Friday, February 01, 2019

February 2019 in Books: What We'll Be Reading Next

"2019 in books: what you'll be reading this year"
The Guardian,
Saturday, January 5, 2019

John Ruskin, the Victorian art theorist, entered the world on February 8, 1819, but I confess I likely will not be reading any of his essays.
"John Ruskin" (1853/4)
by John Everett Millais
Oil on canvas, in the Ashmolean Museum
via Wikimedia Commons

TO CROSS into the American realm of letters, I've been pleased that James Baldwin has had a posthumous renaissance these past few years, or that perhaps he's never faded from view. A New Yorker originally, a public figure, black, gay — his writings, and his perspective on racism and his debates with people like the conservative William F. Buckley, are much-quoted even now. He lived and wrote at the height of the American civil rights movement, born in Harlem in 1924 and dying at the age of 63 in southern France — the country he had moved to after the Second World War.

He was, perhaps, not a raging optimist. Here's a Friday quotation, taken from Another Country (quoted in Goodreads here):
"People don't have any mercy. They tear you limb from limb, in the name of love. Then, when you're dead, when they've killed you by what they made you go through, they say you didn't have any character. They weep big, bitter tears - not for you. For themselves, because they've lost their toy."
Baldwin's book If Beale Street Could Talk has just been adapted into a film, which was released in the US last year by Barry Jenkins. (It appears in the Guardian's article because in Britain the film is coming out later, on February 8.)

"James Baldwin" [Wikipedia]

From the first edition, via Wikimedia Commons

On February 5th, I'm looking forward to Angie Thomas's — she is an American, too, but Mississippian and born in 1988 — book On the Come Up. It's apparently the story of a teenager who wants to become a rapper. Thomas's last book The Hate U Give — the winner of many prizes and the basis of a Hollywood film — has a tense and immediate prose that can appeal to an adult reader just as much as to a younger millennial, which is why I think I might like On the Come Up.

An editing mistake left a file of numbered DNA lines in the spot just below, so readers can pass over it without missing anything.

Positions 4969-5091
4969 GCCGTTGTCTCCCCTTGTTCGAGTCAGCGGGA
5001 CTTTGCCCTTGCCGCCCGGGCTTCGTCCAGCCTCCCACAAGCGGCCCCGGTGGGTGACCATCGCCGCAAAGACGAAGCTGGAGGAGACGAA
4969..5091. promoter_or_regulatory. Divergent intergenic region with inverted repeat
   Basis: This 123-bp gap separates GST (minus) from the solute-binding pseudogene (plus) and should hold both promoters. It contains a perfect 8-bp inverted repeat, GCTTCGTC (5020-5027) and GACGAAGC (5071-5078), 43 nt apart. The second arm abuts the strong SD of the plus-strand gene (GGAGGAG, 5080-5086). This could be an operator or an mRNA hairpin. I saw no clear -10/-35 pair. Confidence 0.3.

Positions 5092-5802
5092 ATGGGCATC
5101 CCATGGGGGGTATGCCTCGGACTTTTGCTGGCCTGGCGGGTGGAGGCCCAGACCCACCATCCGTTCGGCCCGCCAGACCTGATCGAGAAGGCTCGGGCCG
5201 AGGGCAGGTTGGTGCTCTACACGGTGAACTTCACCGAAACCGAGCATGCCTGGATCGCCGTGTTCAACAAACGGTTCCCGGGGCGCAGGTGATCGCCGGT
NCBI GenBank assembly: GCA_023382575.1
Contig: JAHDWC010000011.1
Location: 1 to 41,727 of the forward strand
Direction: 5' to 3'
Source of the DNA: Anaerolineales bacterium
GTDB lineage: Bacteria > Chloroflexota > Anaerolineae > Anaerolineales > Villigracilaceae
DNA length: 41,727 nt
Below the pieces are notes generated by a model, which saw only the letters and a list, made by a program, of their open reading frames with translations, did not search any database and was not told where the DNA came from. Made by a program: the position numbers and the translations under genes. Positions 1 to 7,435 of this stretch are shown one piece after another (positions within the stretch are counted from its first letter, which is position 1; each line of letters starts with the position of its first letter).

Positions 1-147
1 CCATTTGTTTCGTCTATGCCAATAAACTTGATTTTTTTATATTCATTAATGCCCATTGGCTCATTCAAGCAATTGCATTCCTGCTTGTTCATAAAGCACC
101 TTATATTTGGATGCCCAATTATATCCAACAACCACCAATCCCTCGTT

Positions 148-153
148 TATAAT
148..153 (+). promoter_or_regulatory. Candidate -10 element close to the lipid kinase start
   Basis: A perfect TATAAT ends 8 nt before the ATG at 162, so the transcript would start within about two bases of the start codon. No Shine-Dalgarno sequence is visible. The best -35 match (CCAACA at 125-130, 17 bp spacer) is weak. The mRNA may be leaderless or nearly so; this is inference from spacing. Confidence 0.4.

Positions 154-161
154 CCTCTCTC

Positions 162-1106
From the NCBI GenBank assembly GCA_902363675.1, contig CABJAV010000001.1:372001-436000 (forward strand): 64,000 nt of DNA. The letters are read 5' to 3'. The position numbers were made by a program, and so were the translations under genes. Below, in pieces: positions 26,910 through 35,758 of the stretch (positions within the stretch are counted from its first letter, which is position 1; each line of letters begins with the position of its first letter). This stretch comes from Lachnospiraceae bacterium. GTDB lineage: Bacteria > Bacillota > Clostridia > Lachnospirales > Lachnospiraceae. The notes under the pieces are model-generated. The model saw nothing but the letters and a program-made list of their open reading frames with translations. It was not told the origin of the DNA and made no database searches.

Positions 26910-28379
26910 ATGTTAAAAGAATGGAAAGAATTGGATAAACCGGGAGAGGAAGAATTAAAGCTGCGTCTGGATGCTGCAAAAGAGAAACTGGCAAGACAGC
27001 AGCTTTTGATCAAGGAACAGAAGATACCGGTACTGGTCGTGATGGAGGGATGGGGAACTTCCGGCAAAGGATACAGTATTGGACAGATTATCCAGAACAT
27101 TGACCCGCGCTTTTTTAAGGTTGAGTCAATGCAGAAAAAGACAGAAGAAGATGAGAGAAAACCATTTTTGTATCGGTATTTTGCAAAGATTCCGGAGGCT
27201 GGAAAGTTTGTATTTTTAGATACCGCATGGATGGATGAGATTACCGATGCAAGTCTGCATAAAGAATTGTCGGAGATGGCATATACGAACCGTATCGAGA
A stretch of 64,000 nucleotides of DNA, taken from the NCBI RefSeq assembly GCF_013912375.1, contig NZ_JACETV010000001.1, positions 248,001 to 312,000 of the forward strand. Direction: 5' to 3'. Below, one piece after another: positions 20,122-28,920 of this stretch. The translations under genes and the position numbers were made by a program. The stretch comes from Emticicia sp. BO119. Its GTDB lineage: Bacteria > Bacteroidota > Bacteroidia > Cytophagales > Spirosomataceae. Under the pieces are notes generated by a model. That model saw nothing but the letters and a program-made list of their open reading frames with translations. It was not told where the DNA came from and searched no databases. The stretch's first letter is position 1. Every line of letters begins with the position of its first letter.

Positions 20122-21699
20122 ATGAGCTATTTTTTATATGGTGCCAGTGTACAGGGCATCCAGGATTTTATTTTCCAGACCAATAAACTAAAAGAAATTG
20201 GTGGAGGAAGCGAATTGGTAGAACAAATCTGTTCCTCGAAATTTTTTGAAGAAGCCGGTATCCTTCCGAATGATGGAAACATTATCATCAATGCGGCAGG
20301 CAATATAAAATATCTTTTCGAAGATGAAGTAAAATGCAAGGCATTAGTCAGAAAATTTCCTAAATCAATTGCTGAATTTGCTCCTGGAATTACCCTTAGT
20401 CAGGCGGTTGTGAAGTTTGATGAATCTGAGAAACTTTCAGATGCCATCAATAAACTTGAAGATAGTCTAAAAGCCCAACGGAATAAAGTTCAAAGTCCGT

“On the Come Up by Angie Thomas review – another YA hit”
Patrice Lawrence (January 30, 2019) [Guardian, online]

On February 21st, Penguin UK is coming out with a collection of Toni Morrison's essays and speeches, including her eulogy of James Baldwin, and it's called Mouth Full of Blood. (Demosthenes' stones seem more comfortable to me, where filling mouths is concerned.)


RETURNING to children's literature, Penguin UK is publishing an illustrated digest of Charles Darwin's important work On the Origin of Species, on February 19th. Designed in serene, bright saffron-yellow, greens, pale turquoise and senna by Sabina Radeva, the flora and fauna are presented in familiar and soothing forms.

via C.H. Beck

LASTLY, the German publisher C.H. Beck is printing Alexander von Humboldt's accounts of his expedition to Russia in the year 1829 — fifteen years after the Napoleonic Wars.

Von Humboldt's accounts of travelling along the Amazon in the early 19th century were a pleasant read. So I am looking forward to Die Russland-Expedition: Von der Newa bis zum Altai.
[Note: C.H. Beck released it last week, so it does not count as a February book, properly speaking.]


WHAT I WILL ACTUALLY READ: Lincoln in the Bardo is finished, Structure and Evolution of the Stars and Aristotle's Politics and Cavafis's poems are still works in progress, and I am reading an e-Book version of British writer Reni Eddo-Lodge's Why I Am No Longer Talking to White People About Race (in this case, nomen non est omen).

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